Githug is designed to give you a practical way of learning git. It has a series of levels, each utilizing git commands to ensure a correct answer.
To install Githug
gem install githug
After the gem is installed, you can run
githug where you will be prompted to create a directory. Githug should work on Linux and OS X.
Githug has 4 commands:
- play - This is the default command and it will check your solution for the current level.
- hint - Gives you a hint (if available) for the current level
- reset - Reset the current level
- test - Used to test levels in development, please see the Testing Levels section.
If you want to suggest a level or make a level that has been suggested, check out the wiki.
Get yourself on the contributors list by doing the following:
- Fork the repository
- Make a level in the levels directory (covered below)
- Add your level to the LEVELS array inside
lib/githug/level.rbin a position that makes sense (the "commit" level after the "add" and "init" levels for example)
- Make sure your level works (covered below)
- Submit a pull request
- A better way of returning from the solution block
- A follow up to the level, more information on a specific command, etc.
- More levels!
Githug has a DSL for writing levels
An example level:
difficulty 1 description "There is a file in your folder called README, you should add it to your staging area" setup do repo.init FileUtils.touch("README") end solution do return false unless repo.status.files.keys.include?("README") return false if repo.status.files["README"].untracked true end hint do puts "You can type `git` in your shell to get a list of available git commands" end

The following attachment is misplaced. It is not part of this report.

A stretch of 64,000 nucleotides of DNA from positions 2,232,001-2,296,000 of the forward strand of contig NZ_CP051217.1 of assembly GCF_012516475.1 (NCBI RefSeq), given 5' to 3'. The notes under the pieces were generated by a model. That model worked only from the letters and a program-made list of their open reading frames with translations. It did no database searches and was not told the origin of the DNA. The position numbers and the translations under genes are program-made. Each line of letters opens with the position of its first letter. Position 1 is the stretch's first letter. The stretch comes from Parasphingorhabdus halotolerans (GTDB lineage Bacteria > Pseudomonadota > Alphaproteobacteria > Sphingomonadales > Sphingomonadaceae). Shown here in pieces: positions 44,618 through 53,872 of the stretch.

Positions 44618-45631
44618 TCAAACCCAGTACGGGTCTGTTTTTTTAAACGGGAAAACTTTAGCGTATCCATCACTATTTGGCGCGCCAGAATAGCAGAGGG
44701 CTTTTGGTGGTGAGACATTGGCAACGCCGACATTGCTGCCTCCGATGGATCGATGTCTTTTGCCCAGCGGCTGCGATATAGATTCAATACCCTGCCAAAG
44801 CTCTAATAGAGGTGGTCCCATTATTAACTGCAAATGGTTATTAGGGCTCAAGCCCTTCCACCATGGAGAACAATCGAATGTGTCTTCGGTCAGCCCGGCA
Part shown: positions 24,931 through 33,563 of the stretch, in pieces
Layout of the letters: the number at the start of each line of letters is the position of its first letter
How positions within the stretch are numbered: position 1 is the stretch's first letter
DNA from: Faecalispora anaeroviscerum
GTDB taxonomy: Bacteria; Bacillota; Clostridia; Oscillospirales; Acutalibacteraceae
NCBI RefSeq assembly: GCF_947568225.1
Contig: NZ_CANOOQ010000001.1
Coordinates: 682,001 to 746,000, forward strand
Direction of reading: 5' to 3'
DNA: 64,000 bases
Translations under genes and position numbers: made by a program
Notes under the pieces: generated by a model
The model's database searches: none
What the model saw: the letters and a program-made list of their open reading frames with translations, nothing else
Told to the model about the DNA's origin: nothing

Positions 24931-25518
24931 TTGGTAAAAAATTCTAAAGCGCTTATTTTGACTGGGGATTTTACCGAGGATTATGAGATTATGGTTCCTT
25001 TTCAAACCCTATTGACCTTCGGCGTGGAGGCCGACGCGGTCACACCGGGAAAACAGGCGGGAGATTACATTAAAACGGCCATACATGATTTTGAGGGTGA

solution are required.
You can also include multiple hints like this:
hints [ "You can type `git` in your shell to get a list of available git commands", "Check the man for `git add`"]
solution is a Proc, you cannot prematurely return out of it and as a result, must put an implicit return on the last line of the solution block.
solution do solved = false solved = true if repo.valid? solved end
setup will remove all files from the game folder. You do not need to include a setup method if you don't want an initial git repository (if you are testing
git init or only checking an answer.)
You can call
repo.init to initialize an empty repository with a .gitignore file. It takes a single parameter of false if you want to skip the initial commit of the .gitignore file.
All methods called on
repo are sent to the grit gem if the method does not exist, and you can use that for most git related commands (
Another method exists called
init_from_level and it is used like so:
setup do init_from_level end
This will copy the contents of a repository specified in the levels folder for your level. For example, if your level is called "merge" then it will copy the contents of the "merge" folder. it is recommended that you do the following steps:
- mkdir "yourlevel"
- cd "yourlevel"
- git init
- some git stuff
- important rename ".git" to ".githug" so it does not get treated as a submodule
- cd "../"
- git add "yourlevel"
After doing this, your level should be able to copy the contents from that git repository and use those for your level. You can see the "blame" level for an example of this.
The easiest way to test a level is:
- change into your git_hug repository
- Run `githug reset PATH_TO_YOUR_LEVEL
- Solve the level
- Run `githug test PATH_TO_YOUR_LEVEL
Please note that the
githug test command can be run as
githug test --errors to get an error stacktrace from your solve method.